Ho Chi Minh City is a sprawling, dense concrete jungle so locals relish in the city’s remaining green spaces and communal areas. If you happen to be in the mood for a shaded sit or a quiet stroll, here are a few parks to find it.
Located just behind Reunification Palace, Tao Dan Park is one of the biggest public green spaces in downtown Saigon. The neatly tended to area is filled with towering trees as well as elaborate plant sculptures of animals such as tigers and dragons. Tao Dan is a place of activity. In the morning city dwellers head here for a round of badminton, meditative tai chi or to show off their prized caged birds. Popular are the public exercise machines in the park’s north corner. In the evening, see people working out or join in an early afternoon aerobics class, which is free and draws dozens of participants.
The expansive, leafy grounds of Reunification Palace are also worth a wander after you’ve explored the inside of the 1960s era presidential palace. Despite the tanks and other war machines on display, the perfectly manicured park is a peaceful place. Admission to the palace and grounds is 40,000 dong, Mo–Su: 07:30–11:00 & 13:00–16:00. Meanwhile, the pedestrian-friendly, tree-filled land of Park Cong Vien 30-4 stretches from the gates of Reunification Palace on Nam Ky Khoi Nghia for several city blocks to Notre Dame Cathedral and the Saigon Central Post Office, making your city walking tour of District 1 sights all the more enjoyable.
23-9 Park is one that most visitors to the city will walk through as it offers a quiet path from the Saigon backpacker area to Ben Thanh market. Named after the anniversary of the day Ho Chi Minh rallied the newly independent Vietnam against the French in 1945, this thin park stretches the length of Pham Ngu Lao St, serving as an escape when the hustle of the backpacker hood becomes too much.
The area has some shade, various gazebos, a small amphitheatre and a modest playground for children, as well as plenty of room for exercise and lounging. The park becomes particularly active at night when it fills with locals who sit along the ground and buy drinks and snacks from vendors lining the park’s edge. 23-9 comes to life during special events and holidays, especially Tet, when the park hosts concerts, festivals and flower markets.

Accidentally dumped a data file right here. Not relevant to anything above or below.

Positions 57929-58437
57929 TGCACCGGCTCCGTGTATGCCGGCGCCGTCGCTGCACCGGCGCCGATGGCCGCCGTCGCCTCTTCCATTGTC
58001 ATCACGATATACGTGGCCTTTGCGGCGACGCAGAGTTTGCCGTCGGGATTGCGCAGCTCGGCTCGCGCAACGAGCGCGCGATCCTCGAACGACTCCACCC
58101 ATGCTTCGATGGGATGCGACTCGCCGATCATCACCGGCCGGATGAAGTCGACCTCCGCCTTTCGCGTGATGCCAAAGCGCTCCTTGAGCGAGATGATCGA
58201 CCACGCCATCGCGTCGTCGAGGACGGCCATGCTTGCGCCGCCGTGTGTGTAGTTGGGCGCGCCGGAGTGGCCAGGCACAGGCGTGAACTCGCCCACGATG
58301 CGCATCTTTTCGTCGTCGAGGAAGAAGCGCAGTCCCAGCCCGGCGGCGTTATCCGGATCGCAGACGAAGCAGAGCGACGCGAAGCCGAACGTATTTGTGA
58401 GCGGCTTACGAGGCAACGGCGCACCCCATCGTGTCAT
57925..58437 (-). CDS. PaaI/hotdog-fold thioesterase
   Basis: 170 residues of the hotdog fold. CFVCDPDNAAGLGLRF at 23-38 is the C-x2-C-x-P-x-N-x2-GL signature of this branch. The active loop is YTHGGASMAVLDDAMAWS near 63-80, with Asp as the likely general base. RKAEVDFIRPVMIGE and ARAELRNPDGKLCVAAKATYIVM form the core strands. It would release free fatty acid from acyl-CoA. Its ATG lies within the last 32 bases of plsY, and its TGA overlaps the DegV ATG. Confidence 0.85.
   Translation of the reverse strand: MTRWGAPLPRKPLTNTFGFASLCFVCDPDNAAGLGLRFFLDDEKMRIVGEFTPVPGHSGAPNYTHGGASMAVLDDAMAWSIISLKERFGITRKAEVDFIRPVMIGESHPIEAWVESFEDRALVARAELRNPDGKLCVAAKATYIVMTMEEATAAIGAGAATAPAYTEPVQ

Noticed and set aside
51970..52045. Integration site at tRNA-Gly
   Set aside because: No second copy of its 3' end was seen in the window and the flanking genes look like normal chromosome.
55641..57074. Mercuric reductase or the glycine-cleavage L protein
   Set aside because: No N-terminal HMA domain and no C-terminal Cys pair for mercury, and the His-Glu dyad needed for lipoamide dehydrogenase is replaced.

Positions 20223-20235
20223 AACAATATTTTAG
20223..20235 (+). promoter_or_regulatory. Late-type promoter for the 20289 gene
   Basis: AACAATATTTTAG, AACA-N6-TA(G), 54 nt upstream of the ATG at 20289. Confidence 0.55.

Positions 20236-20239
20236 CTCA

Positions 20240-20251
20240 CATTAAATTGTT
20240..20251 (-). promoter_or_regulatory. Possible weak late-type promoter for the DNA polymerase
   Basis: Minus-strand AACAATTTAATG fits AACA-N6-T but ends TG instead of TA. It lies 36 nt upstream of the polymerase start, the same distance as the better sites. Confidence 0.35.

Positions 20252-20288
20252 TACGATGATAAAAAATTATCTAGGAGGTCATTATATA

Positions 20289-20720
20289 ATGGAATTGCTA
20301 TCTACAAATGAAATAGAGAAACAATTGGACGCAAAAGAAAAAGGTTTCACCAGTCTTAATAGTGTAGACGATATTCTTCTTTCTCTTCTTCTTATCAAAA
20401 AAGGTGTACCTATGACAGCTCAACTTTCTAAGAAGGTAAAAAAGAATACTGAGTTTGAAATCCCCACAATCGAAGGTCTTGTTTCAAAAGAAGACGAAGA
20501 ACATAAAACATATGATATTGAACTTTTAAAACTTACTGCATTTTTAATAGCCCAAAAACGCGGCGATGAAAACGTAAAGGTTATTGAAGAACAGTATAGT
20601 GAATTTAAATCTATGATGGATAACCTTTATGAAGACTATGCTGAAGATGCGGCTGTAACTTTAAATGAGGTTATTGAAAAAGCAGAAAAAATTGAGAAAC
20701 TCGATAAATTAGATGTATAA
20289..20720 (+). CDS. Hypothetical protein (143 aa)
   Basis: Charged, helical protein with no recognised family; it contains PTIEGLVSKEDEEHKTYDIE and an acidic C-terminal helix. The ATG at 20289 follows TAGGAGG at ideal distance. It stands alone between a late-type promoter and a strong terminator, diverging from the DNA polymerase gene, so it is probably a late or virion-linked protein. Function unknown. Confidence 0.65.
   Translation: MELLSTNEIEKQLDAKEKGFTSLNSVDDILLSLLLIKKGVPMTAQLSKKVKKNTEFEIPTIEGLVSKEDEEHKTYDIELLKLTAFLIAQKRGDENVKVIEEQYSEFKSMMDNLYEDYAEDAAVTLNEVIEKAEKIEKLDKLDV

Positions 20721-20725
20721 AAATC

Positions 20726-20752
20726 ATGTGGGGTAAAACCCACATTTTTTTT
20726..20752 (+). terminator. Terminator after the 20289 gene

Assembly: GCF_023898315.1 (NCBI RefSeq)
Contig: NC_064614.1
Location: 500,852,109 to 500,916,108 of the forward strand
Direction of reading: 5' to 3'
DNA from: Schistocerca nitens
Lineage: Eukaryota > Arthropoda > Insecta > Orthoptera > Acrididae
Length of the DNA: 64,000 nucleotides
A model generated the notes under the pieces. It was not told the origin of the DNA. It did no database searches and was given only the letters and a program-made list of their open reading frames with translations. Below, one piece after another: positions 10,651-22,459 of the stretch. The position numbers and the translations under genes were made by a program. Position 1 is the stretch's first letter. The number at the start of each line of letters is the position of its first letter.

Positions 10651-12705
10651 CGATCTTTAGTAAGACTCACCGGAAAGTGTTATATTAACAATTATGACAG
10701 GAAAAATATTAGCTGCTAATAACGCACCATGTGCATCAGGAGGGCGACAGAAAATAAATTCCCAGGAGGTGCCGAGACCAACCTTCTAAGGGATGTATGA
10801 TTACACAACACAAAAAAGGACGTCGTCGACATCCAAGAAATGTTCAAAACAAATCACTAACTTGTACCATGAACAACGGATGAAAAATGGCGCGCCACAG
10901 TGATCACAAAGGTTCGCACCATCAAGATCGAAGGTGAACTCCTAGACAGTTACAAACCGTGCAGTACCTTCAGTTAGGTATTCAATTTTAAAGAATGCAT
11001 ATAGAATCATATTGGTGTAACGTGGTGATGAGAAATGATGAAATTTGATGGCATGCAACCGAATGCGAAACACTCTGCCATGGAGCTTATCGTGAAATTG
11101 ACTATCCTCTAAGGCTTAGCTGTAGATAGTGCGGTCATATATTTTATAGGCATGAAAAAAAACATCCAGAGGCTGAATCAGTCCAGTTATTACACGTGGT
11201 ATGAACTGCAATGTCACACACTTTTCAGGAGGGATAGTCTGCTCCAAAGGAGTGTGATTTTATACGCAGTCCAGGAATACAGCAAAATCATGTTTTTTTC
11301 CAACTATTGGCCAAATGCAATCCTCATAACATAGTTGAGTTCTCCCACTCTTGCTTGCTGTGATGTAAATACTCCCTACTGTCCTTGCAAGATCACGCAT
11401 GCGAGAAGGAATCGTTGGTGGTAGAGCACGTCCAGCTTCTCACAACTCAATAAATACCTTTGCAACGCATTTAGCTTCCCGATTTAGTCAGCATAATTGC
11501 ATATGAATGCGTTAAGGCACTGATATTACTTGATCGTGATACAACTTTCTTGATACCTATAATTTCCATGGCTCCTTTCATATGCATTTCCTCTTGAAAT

Following the Ton Duc Thang waterfront in District 1, Bach Dang Park is one of Ho Chi Minh City’s better ones for an early morning jaunt along the river. Although the park is narrow, it unfurls along a considerable length of waterfront. The cornerstone of the park is the roundabout with a pier, fountain and statue of Tran Hung Dao, the legendary 13th century war hero famous for running the Mongols out of Vietnam. This is a good spot to sit and watch Saigon’s crazy traffic, both on land and in the water. It lacks good shade so visit early morning or late afternoon. It also offers easy access to several of the city’s riverboat restaurants and dinner tours, while along the street are some notable five-star hotels, such as Majestic Hotel and its rooftop bar overlooking the park and river.
To escape District 1, a little out of the way oasis is the tomb of General Le Van Duyet (1763-1832), a man with a colourful history and a positive reputation that was destroyed then restored. Behind walls, the grounds are dominated by magnificent large trees and a temple, usually quiet unless it is a special day in which case crowds arrive to pay their respect at the temple. Find it in Binh Thanh District, about two kilometres north of the centre.
Not a park nor a lake, Turtle Lake (Ho Con Rua) is a concrete pond without turtles in the centre of a busy roundabout. It has become a city landmark and a popular evening hangout spot. Wading through the fast flowing traffic is an interesting experience, as is trying all the different street snacks on offer. Find it in District 3, at the northern edge of the city centre, Vo Van Tan and Pham Ngoc Thach St.
Cindy Fan is a Canadian writer/photographer and author of So Many Miles, a website that chronicles the love of adventure, food and culture. After falling in love with sticky rice and Mekong sunsets, in 2011 she uprooted her life in Toronto to live la vida Laos. She’s travelled to over 40 countries and harbours a deep affection for Africa and Southeast Asia. In between jaunts around the world, she calls Laos and Vietnam home where you'll find her traipsing through rice paddies, standing beside broken-down buses and in villages laughing with the locals.
These tours are provided by Travelfish partner GetYourGuide.
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